Okay, so here goes, I’m tuning into trash tv because it’s a guilty pleasure and the writer’s strike has levelled the playing field (by that I mean nothing else is on tv), as well as Michigan’s Presidential primary being a wipe due to the loss of democratic candidates on their ballot (predisposed by their insistence on being moved up in the grand scheme of things, chronologically, and losing their delegate count)… onto the question…
Simon Cowell (yes I’m watching the American version of Pop Idol which originated in Britain), pops off with another ‘I don’t get Americans’ and this time he backhandedly compliments Americans! Wow…
He says, and I’m paraphrasing… ‘I don’t get how when one of your friends does something good, you celebrate with them…’ In this statement and follow ups, he indicates that he could not imagine celebrating with a friend who did something good. I want to know how the rest of the British folks out there feel about that…
Is he misrepreseting your country?
I think what he means is that generally if we do something good we keep it private and don’t make a big issue out of it (the same is also true if we do something not so good). We are a private race and wouldn’t share emotions that easily. I have noticed how different we are to the Irish who would be the closet nation to us and with whom there would be a ‘special relationship’. Of course if we knew a friend did something good and wanted to celebrate we’d be right there celebrating with them.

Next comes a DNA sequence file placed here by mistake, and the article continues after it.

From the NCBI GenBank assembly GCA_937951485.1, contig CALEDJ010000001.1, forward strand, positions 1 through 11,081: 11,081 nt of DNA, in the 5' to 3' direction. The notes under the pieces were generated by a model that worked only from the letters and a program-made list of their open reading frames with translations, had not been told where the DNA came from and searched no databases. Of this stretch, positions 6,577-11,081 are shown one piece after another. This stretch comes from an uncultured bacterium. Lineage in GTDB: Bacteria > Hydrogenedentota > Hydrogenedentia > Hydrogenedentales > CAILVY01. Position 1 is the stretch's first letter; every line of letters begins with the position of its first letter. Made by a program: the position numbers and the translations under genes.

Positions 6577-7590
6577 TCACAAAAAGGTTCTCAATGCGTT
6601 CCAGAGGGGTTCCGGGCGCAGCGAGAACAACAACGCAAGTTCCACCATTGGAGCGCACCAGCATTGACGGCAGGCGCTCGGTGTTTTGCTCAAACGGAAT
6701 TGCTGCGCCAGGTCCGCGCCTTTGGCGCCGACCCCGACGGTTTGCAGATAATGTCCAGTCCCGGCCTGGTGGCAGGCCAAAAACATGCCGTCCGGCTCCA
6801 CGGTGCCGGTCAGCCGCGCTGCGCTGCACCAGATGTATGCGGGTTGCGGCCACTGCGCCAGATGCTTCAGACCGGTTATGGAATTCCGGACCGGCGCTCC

That’s my opinion anyway.
I would agree with what Beccy says. We as a nation do tend to hide our ‘light under a bushel'(modestly conceal one’s talent) If we do good, it somehow feels like boasting to brag about it and so less worthy. Having said that, of course, we would celebrate in appropriate circumstances.
Aoj & The Lurchers
From my own point of view then yes, he is certainly misrepresenting me. If one of my friends does something good, it’s brilliant!
but on top of being a closet emotion nation, the Brits, and I don’t mean to generalise, have a habit of being secretly more pleased when people fail that when they succeed. We seem to enjoy seeing people fall on their faces rather than celebrate the positive things.
Beats me why but there you go!